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updated: 4/5/2012 10:30 AM

Addison creates ban and outreach to fight fake pot

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  • Addison has joined several other suburbs in passing a local ordinance the mirrors a state ban on the sale, use or possession of fake marijuana, often packaged with names like Wicked X, shown here, or K-2.

      Addison has joined several other suburbs in passing a local ordinance the mirrors a state ban on the sale, use or possession of fake marijuana, often packaged with names like Wicked X, shown here, or K-2.
    AP Photo/The Patriot-News, Sean Simmers

 
 

Addison officials are taking a stand against synthetic marijuana by banning it locally, while also trying to educate residents and business owners on its dangers.

A local version of state law banning synthetic marijuana will go into effect April 12 in the village. It will mirror the state law that launched at the beginning of this year, banning the sale, manufacturing and possession of fake marijuana.

In addition, the Addison Police Department recently held forums on the issue at Addison Trail High School and in Addison Elementary District 4 and conducted a sweep of some community businesses to check for the substance.

"We just want to be proactive because you're hearing a lot more about these synthetic stimulants, even bath salts, and how these kids are smoking and inhaling them," police Chief Timothy Hayden said. "The chemists are so quick, you can't keep up with how fast they change the chemical makeup. But we have a community that is now aware of it."

Authorities likely will use the ordinance most frequently on small-scale users or dealers, and police could look to the state to charge someone who is found with a larger quantity. The ordinance also gives Addison the flexibility to modify its local law more quickly as drug chemicals evolve, as opposed to waiting for state laws to update.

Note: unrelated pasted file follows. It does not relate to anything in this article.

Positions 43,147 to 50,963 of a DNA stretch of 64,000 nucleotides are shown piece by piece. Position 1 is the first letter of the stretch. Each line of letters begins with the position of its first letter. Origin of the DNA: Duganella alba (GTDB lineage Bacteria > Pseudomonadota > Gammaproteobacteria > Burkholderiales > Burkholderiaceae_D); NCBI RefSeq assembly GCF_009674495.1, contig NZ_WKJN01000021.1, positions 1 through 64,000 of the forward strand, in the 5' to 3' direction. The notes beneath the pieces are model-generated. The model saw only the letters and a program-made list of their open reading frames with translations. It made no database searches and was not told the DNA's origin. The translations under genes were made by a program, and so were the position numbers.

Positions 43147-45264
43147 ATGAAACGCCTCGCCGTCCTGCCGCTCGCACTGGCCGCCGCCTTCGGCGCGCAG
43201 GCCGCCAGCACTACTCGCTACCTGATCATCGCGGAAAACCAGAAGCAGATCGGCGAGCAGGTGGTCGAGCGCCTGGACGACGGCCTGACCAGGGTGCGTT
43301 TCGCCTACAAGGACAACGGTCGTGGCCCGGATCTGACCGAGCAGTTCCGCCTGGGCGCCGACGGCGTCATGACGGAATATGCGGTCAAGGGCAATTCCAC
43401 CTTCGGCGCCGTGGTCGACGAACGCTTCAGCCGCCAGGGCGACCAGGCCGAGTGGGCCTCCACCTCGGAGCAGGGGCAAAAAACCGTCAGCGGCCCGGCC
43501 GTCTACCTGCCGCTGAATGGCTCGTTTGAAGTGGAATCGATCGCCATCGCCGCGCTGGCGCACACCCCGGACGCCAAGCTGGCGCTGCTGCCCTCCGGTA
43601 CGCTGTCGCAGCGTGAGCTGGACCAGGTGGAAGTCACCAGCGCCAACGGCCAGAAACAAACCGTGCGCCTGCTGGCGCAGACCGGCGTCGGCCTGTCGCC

Penalties under Addison's proposed law call for no minimum fines, with a maximum fine of up to $750. Hayden said judges can use their discretion on how to sentence someone found guilty of having the drug.

"What are you going to do if you have a 13-, 14-, or 15-year old kid who is a first-time user? Those kids often get public service," Hayden said. "But adults would likely end up with a much larger fine."

Hayden said police have not seen an uptick in 911 calls associated with the substance, and officers found only one Addison business selling synthetic marijuana or paraphernalia. But he said that shop, along with all local shops officers approached, were cooperative when educated about the substance.

"We didn't have to stop that shop with arrests. We got a lot of good cooperation," Hayden said. "We think we have a handle on it in the community, because we're not seeing it out there now."

Addison is following towns like Bloomingdale, North Aurora and Batavia that also passed similar local ordinances.

Within the past 12 months, other areas have seen trouble with synthetic marijuana. This week, two men working at a chain of two Shell gas stations in West Chicago were charged with drug possession with intent to deliver. Their charges followed the March arrest of an employee at one of those gas stations on the 100 block of Neltnor Boulevard.

In addition, the DuPage County sheriff's tactical narcotics team raided a smoke shop in unincorporated Lombard on Dec. 15, seizing about $1 million worth of synthetic pot and bath salts, drug paraphernalia and more than $5,000. Store operations were shut down at Sergio's Discount Smoke Shop, 21W500 North Ave.

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